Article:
UN Women chief Phumzile Mlambo-Ngcuka on Friday asked South Sudanese parties to honor their women inclusion commitment in the country’s political process.
Despite the guarantees that 35 percent of the transitional government members would be women, parties are not honoring their commitment under the newly signed Revitalized Agreement on the Resolution of the Conflict in South Sudan, said Mlambo-Ngcuka.
None of the currently formed institutions meet the 35 percent quota, she said in a briefing to the Security Council on a joint African Union/United Nations high-level visit to South Sudan on Oct. 7-9, shortly after the signing of the new peace deal.
The National Pre-Transitional Committee has one woman out of 10 members; the National Constitution Amendment Committee has 2 out of 15; no women in the Independent Boundaries Commission and the Technical Boundaries Commission or the Joint Transitional Security Committee, she noted.
The Cease-fire and Transitional Security Arrangements Monitoring, Verification Mechanism is expected to have 31 percent of women, she said.
South Sudanese women believe implementing the 35 percent affirmative action is critical, at all levels and within all arms of government, and not just at the national executive level, said Mlambo-Ngcuka.
Women further want to ensure that the constitutional review process includes them so that their needs and their concerns are considered right from the start, she said.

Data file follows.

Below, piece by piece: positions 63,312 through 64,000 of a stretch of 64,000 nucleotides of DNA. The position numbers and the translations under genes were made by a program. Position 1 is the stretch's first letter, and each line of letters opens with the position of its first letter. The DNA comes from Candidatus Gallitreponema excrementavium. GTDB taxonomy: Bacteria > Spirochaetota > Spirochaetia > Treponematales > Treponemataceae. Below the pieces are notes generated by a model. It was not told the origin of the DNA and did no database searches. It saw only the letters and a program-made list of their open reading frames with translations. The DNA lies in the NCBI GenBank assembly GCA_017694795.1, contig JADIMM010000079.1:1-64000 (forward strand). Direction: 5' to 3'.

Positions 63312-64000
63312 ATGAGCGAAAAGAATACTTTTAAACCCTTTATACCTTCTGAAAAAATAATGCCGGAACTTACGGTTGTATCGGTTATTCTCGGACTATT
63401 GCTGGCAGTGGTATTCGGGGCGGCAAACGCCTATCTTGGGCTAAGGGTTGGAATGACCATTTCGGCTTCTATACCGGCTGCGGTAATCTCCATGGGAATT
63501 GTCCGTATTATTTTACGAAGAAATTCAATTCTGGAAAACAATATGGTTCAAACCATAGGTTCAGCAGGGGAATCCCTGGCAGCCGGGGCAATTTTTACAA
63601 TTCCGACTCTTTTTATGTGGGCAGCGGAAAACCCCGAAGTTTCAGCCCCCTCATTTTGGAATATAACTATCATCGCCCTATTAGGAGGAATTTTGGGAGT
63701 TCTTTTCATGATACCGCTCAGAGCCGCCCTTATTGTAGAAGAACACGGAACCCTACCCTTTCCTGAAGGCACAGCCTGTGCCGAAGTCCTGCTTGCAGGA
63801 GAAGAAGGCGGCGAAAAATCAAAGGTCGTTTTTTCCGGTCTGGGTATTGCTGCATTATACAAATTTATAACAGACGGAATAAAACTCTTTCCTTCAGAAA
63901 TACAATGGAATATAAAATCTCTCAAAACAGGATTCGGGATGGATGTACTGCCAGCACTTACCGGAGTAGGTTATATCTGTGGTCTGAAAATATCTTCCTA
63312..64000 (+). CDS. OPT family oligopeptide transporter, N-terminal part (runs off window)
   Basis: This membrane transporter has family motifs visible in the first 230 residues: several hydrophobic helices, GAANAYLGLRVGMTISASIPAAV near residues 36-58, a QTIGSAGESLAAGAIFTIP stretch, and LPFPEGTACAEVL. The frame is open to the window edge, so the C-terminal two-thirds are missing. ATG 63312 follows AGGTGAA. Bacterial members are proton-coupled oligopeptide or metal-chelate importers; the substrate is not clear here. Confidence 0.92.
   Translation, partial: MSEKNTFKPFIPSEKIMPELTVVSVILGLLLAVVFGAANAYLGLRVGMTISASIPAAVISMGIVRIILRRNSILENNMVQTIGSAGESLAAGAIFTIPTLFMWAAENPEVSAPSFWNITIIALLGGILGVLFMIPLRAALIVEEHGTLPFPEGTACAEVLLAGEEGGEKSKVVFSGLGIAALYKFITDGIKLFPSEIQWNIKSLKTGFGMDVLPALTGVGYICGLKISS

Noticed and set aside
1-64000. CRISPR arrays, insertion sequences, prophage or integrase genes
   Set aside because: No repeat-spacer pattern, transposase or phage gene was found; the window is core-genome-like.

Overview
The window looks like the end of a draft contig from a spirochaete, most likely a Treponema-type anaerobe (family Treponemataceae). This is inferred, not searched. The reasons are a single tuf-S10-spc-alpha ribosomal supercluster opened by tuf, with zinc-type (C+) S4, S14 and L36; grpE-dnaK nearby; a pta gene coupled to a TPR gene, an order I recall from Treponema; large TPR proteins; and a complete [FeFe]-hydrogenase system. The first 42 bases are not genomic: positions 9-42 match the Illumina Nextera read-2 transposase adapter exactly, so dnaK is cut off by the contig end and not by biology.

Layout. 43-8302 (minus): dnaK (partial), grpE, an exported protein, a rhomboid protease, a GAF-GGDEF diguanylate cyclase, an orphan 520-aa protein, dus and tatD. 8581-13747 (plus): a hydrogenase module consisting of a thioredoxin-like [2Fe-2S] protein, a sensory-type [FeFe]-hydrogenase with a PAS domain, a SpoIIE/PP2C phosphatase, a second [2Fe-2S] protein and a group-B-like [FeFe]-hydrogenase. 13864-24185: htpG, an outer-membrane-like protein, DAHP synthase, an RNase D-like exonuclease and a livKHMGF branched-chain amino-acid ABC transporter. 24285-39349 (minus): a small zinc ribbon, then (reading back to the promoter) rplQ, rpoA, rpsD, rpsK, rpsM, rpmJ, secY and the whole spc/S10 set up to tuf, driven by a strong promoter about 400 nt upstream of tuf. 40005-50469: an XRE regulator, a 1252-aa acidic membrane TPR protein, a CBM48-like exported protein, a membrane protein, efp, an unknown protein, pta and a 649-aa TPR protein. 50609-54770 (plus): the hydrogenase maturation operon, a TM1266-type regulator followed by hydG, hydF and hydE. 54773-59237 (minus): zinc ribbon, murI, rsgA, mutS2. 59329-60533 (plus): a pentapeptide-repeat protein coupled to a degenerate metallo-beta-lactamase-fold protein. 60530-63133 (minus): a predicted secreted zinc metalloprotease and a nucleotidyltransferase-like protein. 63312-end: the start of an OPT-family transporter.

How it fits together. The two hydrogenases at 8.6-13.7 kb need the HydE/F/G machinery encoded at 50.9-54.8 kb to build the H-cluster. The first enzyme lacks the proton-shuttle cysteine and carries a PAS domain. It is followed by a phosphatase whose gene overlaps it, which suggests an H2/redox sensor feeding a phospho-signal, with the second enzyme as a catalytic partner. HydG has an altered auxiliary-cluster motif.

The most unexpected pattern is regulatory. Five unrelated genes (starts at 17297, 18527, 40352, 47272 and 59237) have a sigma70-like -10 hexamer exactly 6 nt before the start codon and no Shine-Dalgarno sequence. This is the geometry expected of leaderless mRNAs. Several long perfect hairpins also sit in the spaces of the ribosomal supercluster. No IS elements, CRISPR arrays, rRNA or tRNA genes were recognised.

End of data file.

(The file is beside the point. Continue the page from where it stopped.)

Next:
They also asked to be included in security sector reforms and security institutions so that those institutions properly fulfill their role to protect all the people of South Sudan, including women and girls.
They outlined the importance of including women in leadership roles in those institutions to ensure that the security institutions are reconstituted in a manner that is gender-sensitive and focuses on protection of civilians from gender-based violence, she said.
The inclusion of women is also essential for reorganized security forces to change the face of the security forces and curb negative masculinities, she said.
Mlambo-Ngcuka asked the United Nations, the African Union and the Intergovernmental Authority on Development — the key guarantors of the South Sudanese peace agreement — to insist that the parties honor this commitment.